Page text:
RE: [css3-images] Order of color-stop fixup

Yes, I object.

For the original two reasons:

(1)    It exchanges what I consider as a good rendering for a bad one.

(2)    Setting (1) aside for a moment, at best your proposed rendering is "as good" as the existing one, which isn't enough reason to go against the inertia/momentum of the spec as it stands (and the degree of interoperability of implementations we have thus far).

(3)    It's a local "fix" for a small portion of the larger problem, and as such (a) doesn't address the whole problem and (b) potentially becomes a "tail wagging the dog" precedent for all kinds of other potential changes across CSS to support (IMO) "interpolating at the wrong time".

Also note, in case you missed it, Tab replied [@ Fri 10:57 AM PST] with another example that presents a problem for the system you describe.  Unless I misunderstood his example.


From: Shane Stephens []
Sent: Monday, August 15, 2011 6:26 PM
To: Brian Manthos
Cc: Tab Atkins Jr.; www-style list
Subject: Re: [css3-images] Order of color-stop fixup

On Fri, Aug 12, 2011 at 1:01 PM, Brian Manthos <<>> wrote:
"resolving sizes down to pixel values before interpolation"
We're missing each other apparently.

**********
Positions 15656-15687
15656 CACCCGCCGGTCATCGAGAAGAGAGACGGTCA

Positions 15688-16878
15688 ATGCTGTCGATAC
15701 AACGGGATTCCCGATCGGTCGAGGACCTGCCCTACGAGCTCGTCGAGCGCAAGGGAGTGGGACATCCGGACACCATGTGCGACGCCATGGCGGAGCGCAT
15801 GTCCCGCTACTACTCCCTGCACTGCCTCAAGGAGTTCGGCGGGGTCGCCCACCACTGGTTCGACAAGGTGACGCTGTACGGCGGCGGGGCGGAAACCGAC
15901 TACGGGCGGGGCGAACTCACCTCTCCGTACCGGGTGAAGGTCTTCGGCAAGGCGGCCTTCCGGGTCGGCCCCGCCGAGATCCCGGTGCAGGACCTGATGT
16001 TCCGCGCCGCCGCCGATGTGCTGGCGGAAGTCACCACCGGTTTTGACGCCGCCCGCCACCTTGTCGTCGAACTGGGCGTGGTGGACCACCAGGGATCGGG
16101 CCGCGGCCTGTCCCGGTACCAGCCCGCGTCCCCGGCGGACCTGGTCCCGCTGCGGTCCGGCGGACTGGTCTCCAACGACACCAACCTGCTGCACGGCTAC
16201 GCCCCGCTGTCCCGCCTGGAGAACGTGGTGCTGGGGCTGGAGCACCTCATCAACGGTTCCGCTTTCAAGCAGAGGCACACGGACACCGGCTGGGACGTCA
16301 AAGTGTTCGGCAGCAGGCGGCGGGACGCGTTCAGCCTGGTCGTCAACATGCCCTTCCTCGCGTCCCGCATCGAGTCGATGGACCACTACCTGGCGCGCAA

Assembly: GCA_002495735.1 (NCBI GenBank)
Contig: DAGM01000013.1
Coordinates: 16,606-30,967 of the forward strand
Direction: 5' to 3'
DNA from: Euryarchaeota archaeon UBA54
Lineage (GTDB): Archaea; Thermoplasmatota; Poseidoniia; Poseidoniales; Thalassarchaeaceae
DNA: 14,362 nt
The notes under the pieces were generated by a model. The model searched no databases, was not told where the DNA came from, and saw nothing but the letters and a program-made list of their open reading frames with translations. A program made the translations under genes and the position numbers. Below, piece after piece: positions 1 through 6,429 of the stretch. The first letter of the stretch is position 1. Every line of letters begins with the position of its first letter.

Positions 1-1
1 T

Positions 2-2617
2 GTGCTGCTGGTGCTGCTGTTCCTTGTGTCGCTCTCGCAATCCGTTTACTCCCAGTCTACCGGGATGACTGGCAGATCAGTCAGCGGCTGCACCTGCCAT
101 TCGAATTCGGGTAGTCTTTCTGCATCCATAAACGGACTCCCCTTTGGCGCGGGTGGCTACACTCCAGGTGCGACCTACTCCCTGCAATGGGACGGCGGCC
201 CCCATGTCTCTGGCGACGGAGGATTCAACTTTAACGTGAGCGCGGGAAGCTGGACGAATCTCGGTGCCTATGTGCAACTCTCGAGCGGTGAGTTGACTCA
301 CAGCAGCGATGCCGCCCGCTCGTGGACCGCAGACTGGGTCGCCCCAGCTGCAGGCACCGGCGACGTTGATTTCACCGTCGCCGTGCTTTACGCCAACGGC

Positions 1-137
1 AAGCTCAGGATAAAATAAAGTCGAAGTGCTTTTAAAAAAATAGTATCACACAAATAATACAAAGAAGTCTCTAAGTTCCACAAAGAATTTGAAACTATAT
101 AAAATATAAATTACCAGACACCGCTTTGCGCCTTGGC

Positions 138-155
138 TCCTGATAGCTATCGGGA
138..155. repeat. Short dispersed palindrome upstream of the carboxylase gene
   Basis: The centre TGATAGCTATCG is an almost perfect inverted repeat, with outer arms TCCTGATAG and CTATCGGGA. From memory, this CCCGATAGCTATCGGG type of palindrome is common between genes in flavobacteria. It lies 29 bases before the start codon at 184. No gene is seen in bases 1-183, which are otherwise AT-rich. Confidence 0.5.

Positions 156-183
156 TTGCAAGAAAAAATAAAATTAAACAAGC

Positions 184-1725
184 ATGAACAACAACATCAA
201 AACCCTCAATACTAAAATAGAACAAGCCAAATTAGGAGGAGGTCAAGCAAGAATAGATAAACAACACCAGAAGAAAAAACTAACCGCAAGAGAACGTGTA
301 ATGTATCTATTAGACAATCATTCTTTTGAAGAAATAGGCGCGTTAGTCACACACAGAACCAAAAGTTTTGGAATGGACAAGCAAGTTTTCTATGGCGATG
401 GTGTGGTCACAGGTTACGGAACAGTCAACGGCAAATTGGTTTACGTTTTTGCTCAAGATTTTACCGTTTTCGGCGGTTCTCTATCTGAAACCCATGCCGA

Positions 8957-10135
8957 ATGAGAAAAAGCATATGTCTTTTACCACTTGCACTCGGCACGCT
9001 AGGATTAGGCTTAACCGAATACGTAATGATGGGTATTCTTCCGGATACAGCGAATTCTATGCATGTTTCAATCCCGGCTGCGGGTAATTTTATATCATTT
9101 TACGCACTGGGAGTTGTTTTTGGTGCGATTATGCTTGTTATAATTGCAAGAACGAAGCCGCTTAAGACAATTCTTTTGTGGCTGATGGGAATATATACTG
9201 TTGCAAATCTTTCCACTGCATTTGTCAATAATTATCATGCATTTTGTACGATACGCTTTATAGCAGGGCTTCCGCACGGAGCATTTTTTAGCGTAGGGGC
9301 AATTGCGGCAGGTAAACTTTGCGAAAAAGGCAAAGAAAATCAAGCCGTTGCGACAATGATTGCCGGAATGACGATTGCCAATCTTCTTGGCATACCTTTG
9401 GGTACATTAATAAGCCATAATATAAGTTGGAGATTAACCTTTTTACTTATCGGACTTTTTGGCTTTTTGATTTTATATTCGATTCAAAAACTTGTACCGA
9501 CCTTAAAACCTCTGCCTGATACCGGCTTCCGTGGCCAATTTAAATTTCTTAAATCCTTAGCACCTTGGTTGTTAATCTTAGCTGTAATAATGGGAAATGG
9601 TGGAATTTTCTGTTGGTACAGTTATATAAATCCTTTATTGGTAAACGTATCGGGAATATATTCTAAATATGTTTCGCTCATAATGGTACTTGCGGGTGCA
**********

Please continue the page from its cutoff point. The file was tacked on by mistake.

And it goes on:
Resolve *nothing* before you have all the necessary data to do so.

Ah, I apologize. I thought you were suggesting that the right gradient representation for interpolation was percentages for stops and pixel values for position and gradient size.

Coming back to the original topic, the WebKit animation pipeline currently interpolates at apply time. As we've discussed it's still possible to make gradient interpolation work correctly with this scheme, although as you've pointed out it is more complicated than just interpolating further down the stack. Unfortunately, making big changes to the pipeline is not something I'm likely to be able to do, and it is anyway something I'm wary about - I don't know the context around why the pipeline is the way it is.

As an implementation detail, it's easier to interpolate stops at the point where WebKit does it if rules (2) and (3) of color-stop fixup are swapped. It seems that:

* swapping these steps merely exchanges one constraint bias for another - i.e. one approach is not more correct than the other
* if you are already interpolating lower down the stack, either approach is of similar complexity
* only poorly specified gradients (i.e. with mixed pixel and percentage values or clear order inversions) are impacted

With this in mind, do you have objections to swapping the two steps?


Received on Tuesday, 16 August 2011 01:46:04 UTC